Digest of terms
internal will or drive for the actions of an individual person. Though primarily seen as involving conscious intent, it may also be affected by unconscious needs/interests. To be motivated is to be induced to act, typically by some kind of desire. Distinctively moral motivations to which appeal may be made include a desire for pleasure - one's own in particular (egoism, hedonism), or everyone's in general (Utilitarianism), a sense of duty (Kant), or a desire to help others, if necessary at cost to oneself (altruism). These are not necessarily mutually exclusive - people often or even generally act from mixed motives. Thus there may be both primary and secondary motives, reflecting overriding or underlying concerns. It remains the case that motivation is commonly driven by different degrees of consideration for both self and others.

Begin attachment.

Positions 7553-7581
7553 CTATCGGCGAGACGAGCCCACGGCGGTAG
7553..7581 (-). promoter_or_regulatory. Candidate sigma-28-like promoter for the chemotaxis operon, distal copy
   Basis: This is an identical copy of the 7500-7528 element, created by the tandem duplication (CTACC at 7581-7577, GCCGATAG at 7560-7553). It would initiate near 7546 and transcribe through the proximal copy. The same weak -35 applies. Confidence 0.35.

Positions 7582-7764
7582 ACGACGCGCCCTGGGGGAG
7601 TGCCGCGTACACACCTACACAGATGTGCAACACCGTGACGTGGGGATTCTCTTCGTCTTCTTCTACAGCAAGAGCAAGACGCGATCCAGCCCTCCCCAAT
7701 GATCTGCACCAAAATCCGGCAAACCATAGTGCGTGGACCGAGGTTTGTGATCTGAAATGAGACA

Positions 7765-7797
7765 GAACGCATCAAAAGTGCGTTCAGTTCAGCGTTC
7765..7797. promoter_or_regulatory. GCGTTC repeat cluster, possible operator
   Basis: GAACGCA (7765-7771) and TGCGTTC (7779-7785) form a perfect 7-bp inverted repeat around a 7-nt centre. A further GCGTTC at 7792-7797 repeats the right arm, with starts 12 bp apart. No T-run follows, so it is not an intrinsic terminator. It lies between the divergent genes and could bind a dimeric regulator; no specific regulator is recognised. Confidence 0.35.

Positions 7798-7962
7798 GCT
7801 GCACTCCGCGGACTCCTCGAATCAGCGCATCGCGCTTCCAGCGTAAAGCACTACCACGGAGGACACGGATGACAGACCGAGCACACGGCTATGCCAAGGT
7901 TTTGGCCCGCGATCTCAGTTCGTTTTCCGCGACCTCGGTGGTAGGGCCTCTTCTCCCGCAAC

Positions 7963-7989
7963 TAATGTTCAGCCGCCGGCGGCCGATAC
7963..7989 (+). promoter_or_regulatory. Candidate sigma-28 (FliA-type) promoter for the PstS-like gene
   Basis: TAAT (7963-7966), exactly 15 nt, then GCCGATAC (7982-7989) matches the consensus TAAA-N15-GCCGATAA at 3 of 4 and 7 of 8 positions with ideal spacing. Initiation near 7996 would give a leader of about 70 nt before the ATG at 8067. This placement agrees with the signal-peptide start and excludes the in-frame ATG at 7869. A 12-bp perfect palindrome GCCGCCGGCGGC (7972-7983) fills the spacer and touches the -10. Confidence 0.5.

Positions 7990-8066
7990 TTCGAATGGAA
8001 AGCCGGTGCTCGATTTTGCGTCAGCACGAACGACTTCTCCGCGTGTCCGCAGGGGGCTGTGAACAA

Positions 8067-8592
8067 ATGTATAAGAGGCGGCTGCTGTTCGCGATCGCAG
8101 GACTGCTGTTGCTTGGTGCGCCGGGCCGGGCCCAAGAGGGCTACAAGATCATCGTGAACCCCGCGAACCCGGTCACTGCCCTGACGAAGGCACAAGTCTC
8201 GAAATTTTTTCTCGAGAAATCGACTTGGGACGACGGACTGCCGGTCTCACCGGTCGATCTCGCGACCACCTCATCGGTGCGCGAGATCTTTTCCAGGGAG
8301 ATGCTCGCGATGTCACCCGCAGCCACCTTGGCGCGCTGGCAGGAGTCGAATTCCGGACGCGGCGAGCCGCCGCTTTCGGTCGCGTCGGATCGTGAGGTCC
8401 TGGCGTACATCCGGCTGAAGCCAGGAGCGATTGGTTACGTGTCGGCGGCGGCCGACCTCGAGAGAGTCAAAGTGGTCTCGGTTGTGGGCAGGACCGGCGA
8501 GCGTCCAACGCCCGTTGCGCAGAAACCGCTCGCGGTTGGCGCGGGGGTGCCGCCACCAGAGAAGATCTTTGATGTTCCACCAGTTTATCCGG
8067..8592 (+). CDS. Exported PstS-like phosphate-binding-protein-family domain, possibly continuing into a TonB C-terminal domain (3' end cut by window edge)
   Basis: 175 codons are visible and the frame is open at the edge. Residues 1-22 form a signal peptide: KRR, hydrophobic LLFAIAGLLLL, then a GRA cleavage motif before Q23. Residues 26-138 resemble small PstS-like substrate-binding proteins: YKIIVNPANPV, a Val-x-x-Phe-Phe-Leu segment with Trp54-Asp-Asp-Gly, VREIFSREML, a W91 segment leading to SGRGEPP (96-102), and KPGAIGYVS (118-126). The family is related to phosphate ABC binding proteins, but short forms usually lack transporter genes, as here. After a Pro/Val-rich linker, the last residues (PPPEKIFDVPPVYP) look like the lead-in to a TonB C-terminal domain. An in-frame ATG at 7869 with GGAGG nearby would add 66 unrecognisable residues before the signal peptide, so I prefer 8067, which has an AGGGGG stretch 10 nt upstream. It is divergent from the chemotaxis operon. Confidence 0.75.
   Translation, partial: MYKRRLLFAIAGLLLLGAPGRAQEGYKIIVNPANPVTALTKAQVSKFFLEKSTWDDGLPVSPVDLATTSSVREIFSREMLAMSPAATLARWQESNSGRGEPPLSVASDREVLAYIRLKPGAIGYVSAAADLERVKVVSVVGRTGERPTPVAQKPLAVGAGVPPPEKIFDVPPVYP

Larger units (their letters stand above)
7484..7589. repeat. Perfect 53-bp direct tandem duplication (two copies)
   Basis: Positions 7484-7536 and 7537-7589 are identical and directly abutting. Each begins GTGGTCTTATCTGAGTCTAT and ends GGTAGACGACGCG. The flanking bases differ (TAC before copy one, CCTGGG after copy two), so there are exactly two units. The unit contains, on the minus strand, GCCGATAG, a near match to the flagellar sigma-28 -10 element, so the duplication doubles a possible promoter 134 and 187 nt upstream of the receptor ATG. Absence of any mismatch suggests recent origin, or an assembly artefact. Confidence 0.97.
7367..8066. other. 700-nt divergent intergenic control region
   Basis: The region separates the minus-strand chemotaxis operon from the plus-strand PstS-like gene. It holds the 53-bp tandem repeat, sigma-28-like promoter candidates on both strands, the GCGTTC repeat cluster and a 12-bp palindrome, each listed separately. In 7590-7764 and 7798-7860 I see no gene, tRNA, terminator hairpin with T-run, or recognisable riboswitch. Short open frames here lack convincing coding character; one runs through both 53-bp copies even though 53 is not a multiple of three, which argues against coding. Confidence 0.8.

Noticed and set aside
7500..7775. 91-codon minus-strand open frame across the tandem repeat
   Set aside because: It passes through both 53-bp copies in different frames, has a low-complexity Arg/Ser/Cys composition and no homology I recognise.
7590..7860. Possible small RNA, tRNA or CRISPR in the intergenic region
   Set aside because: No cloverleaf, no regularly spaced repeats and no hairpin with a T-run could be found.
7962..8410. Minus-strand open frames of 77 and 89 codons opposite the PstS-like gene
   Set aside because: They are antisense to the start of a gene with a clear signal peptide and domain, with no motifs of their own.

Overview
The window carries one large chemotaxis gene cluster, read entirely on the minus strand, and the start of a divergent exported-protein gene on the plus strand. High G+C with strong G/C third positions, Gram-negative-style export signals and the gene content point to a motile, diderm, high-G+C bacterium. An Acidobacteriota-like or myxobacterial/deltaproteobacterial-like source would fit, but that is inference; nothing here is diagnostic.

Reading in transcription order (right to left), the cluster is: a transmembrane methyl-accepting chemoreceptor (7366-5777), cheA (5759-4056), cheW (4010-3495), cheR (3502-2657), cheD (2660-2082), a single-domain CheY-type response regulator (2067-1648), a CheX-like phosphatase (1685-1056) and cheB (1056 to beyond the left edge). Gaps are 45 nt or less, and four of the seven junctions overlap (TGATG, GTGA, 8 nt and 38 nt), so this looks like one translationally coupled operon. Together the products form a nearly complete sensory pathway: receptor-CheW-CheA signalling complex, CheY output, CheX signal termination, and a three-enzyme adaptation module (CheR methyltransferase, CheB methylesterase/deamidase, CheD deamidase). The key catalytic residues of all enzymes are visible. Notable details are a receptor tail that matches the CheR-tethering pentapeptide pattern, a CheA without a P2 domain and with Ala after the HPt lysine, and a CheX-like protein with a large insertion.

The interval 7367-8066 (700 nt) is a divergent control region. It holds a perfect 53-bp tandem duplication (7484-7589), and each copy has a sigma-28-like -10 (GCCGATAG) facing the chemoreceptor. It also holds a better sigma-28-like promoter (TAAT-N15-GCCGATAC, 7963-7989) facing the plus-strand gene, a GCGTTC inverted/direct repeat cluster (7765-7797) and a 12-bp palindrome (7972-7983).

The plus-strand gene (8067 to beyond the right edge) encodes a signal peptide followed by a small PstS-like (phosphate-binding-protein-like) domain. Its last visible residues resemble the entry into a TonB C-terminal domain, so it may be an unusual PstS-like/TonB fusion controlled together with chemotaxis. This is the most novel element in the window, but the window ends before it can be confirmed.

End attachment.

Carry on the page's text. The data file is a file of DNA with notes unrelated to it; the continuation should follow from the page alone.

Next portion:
Motives may be distinguished from intentions: several people might share the intention of becoming a teacher, but be impelled to do so by different motives - money, career ambitions, a promise made to one's parents, a desire to contribute something to society.
Motivation differs too from justification - we may think a policy morally justified, but lack the motivation to implement it. Again, though, we may fail to feel motivated to do something we desire (as slimmers repeatedly testify) - or is that simply a matter of the relative strength of competing desires? The concept of motivation continues to be the subject of both philosophical and psychological exploration.